What Is Ransomware?

For several years now, ransomware attacks have been steadily increasing. Back in 2013, CryptoLocker hit the headlines as one of the first ransomware programs to be released. Until 2014, when its distribution networks were taken down, CryptoLocker wreaked havoc infecting countless personal and business computers. Since then, there have been many new ransomware infections, some of which use the CryptoLocker name, but are in fact different programs. In this post, we explain what ransomware is, the effect that it can have on your business and what you can do to protect yourself against the threat.

Ransomware is a form of malware. Malware is a general term for malicious software programs, commonly referred to as viruses, which are designed to enter our computers and other devices without our knowledge or permission, and with the intention of causing harm to our devices and the data that lives on them. There are many different types of malware and each has a different effect. Some, for example, may have been designed with the intention to compromise our data, whilst others will simply cause damage to our devices.

Ransomware is a form of malware that has the capacity to encrypt your files, without your knowledge, before demanding payment for their return. Very often, there is also a time limit imposed for the payment. It’s important to note that there’s no guarantee that your files will be decrypted once payment has been made.

As well as targeting files containing valuable personal or business data such as photos, spreadsheets and documents, ransomware programs can also have the ability to lock down system files as well, which could render applications, web browsers and even entire operating systems unusable. Although the original CryptoLocker infection targeted Windows, the current threat is not limited to PCs. Macs and mobile devices with the Android operating system installed are also at risk of ransomware infections.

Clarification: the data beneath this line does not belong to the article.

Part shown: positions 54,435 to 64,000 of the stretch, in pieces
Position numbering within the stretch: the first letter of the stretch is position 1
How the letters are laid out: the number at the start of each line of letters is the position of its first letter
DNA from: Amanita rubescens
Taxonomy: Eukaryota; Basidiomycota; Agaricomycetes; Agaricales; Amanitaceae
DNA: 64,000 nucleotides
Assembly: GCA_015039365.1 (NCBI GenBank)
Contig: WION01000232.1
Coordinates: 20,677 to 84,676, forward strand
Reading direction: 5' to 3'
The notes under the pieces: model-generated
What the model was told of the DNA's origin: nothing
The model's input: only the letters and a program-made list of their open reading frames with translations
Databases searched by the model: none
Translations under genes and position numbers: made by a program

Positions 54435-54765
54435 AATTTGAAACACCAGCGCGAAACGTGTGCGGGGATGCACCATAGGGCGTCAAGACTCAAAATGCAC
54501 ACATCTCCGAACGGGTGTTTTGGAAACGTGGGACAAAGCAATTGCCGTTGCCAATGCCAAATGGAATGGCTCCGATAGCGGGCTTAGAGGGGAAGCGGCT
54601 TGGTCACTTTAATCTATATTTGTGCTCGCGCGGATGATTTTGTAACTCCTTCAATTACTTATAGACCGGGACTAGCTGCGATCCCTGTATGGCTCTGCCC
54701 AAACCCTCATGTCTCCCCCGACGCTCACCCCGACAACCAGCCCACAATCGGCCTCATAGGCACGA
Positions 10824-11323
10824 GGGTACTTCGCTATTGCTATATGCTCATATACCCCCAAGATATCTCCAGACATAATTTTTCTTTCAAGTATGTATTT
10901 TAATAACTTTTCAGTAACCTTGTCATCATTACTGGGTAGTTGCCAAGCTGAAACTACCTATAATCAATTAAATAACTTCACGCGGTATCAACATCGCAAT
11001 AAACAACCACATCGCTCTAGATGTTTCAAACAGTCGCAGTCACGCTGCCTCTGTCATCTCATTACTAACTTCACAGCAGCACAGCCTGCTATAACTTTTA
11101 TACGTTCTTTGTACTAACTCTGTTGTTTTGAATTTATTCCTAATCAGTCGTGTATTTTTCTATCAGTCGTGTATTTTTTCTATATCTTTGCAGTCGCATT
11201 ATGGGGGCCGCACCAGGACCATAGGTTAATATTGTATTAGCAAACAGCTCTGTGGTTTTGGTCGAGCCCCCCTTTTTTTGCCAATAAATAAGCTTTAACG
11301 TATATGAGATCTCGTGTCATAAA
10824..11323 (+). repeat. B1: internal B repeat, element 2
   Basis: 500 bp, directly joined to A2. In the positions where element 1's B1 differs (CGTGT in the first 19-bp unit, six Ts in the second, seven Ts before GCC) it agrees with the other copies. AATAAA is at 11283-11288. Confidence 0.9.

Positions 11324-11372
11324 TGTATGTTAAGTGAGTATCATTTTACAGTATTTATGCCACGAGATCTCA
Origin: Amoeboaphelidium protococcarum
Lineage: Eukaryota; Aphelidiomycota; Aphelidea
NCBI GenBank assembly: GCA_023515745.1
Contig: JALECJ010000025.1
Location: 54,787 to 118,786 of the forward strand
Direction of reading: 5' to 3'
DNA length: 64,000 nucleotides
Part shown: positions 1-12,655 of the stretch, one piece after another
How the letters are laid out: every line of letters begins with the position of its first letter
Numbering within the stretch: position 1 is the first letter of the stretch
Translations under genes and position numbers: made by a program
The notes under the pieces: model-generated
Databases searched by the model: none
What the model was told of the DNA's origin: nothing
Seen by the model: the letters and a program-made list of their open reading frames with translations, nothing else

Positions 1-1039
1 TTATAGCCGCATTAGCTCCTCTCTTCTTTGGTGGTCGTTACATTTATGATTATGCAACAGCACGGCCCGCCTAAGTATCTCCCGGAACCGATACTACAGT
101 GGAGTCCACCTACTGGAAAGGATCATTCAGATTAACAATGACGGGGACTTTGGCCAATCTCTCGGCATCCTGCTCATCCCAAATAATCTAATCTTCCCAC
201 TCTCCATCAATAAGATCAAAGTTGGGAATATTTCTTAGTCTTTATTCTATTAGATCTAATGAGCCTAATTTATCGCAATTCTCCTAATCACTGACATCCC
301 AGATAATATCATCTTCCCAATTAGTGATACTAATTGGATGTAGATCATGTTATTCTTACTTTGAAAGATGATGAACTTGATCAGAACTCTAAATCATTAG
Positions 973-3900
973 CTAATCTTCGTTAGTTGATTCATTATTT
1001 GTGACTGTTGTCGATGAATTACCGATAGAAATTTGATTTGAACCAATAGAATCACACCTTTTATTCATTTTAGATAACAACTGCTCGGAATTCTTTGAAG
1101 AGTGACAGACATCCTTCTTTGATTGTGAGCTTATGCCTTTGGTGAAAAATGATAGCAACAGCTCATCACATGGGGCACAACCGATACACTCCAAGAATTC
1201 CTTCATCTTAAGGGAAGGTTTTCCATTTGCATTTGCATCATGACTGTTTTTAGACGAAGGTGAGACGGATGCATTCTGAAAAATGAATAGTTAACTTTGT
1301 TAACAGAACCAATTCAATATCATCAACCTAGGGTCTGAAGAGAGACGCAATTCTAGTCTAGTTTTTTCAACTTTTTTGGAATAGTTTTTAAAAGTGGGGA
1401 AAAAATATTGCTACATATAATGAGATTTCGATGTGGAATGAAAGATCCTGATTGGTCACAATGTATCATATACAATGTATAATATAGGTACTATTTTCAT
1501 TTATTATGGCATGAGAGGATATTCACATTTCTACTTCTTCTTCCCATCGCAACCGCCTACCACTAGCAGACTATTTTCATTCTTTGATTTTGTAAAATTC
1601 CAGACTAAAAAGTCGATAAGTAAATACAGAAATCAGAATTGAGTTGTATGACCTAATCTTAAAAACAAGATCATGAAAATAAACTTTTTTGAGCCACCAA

The most common way that ransomware is spread is via infected Email attachments and links contained within Emails. Once an infected file has been opened, it is able to infect your system. It can be difficult to detect files that are infected as the malware is often concealed. The file extension may be changed and the malicious code is compressed into a zip file. Infection can also occur though installation of applications from untrusted or unknown publishers, as these may also contain ransomware. Once it has infected your system, ransomware works quietly in the background and connects to a remote server to encrypt files.

Once the ransomware has encrypted your files, you will receive a pop-up message demanding payment. The amount of money that is demanded using ransomware programs varies substantially, ranging from a few hundred to several thousands of pounds. It is common for payment to have to be made in an anonymous currency, such as Bitcoin. As previously mentioned, there is no guarantee that your files will be decrypted if you pay the ransom.

As you can probably imagine, ransomware can have very serious consequences for businesses. If you hold sensitive internal and customer information on your systems, and it is not securely backed up, you will be at risk of losing it if your systems are infected with ransomware. If your data is backed up, you will be able to recover your important files, but this goes far from solving the problem. You will still have experienced a potentially very serious data breach, which can have a number of devastating consequences of its own. It can cost companies a significant amount of money to deal with a data breach, which can also damage your reputation and lead to loss of business and potentially even legal cases being brought against your company.

Because ransomware renders files unusable, the first thing you should do is to ensure that all of your data is securely backed up. We would recommend a remote backup service, as this is arguably the safest and most efficient method of backing up your critical data. This should, however, be seen as an additional precaution, rather than a complete solution to the threat of ransomware. Prevention is always better than cure, so make sure that you have business-grade anti-virus and anti-spam software solutions installed, and that these are always kept up-to-date. Anti-spam software will help to detect any suspicious Emails and prevent them from entering your inboxes. Anti-virus software will detect malware threats and halt them before they are able to do any harm to your systems. It’s better to be safe than sorry.